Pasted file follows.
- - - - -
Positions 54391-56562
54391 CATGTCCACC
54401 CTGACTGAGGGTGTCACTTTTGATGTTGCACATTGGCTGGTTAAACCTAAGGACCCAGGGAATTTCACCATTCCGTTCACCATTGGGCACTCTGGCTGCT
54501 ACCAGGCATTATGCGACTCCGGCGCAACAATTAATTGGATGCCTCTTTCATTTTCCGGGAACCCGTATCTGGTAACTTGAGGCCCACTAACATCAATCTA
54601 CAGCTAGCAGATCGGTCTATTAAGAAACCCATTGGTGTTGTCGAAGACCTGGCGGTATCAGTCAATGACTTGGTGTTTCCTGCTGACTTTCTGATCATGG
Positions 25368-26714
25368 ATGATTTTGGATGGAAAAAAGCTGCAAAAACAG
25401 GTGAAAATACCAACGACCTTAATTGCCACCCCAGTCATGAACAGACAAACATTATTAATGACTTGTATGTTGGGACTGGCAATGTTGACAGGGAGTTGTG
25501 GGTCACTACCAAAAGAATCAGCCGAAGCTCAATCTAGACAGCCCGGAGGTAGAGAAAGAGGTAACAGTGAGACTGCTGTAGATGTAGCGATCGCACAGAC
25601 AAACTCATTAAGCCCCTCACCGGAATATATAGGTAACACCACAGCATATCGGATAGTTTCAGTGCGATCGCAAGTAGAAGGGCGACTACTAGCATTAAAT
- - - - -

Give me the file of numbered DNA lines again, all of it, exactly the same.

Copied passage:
Positions 54391-56562
54391 CATGTCCACC
54401 CTGACTGAGGGTGTCACTTTTGATGTTGCACATTGGCTGGTTAAACCTAAGGACCCAGGGAATTTCACCATTCCGTTCACCATTGGGCACTCTGGCTGCT
54501 ACCAGGCATTATGCGACTCCGGCGCAACAATTAATTGGATGCCTCTTTCATTTTCCGGGAACCCGTATCTGGTAACTTGAGGCCCACTAACATCAATCTA
54601 CAGCTAGCAGATCGGTCTATTAAGAAACCCATTGGTGTTGTCGAAGACCTGGCGGTATCAGTCAATGACTTGGTGTTTCCTGCTGACTTTCTGATCATGG
Positions 25368-26714
25368 ATGATTTTGGATGGAAAAAAGCTGCAAAAACAG
25401 GTGAAAATACCAACGACCTTAATTGCCACCCCAGTCATGAACAGACAAACATTATTAATGACTTGTATGTTGGGACTGGCAATGTTGACAGGGAGTTGTG
25501 GGTCACTACCAAAAGAATCAGCCGAAGCTCAATCTAGACAGCCCGGAGGTAGAGAAAGAGGTAACAGTGAGACTGCTGTAGATGTAGCGATCGCACAGAC
25601 AAACTCATTAAGCCCCTCACCGGAATATATAGGTAACACCACAGCATATCGGATAGTTTCAGTGCGATCGCAAGTAGAAGGGCGACTACTAGCATTAAAT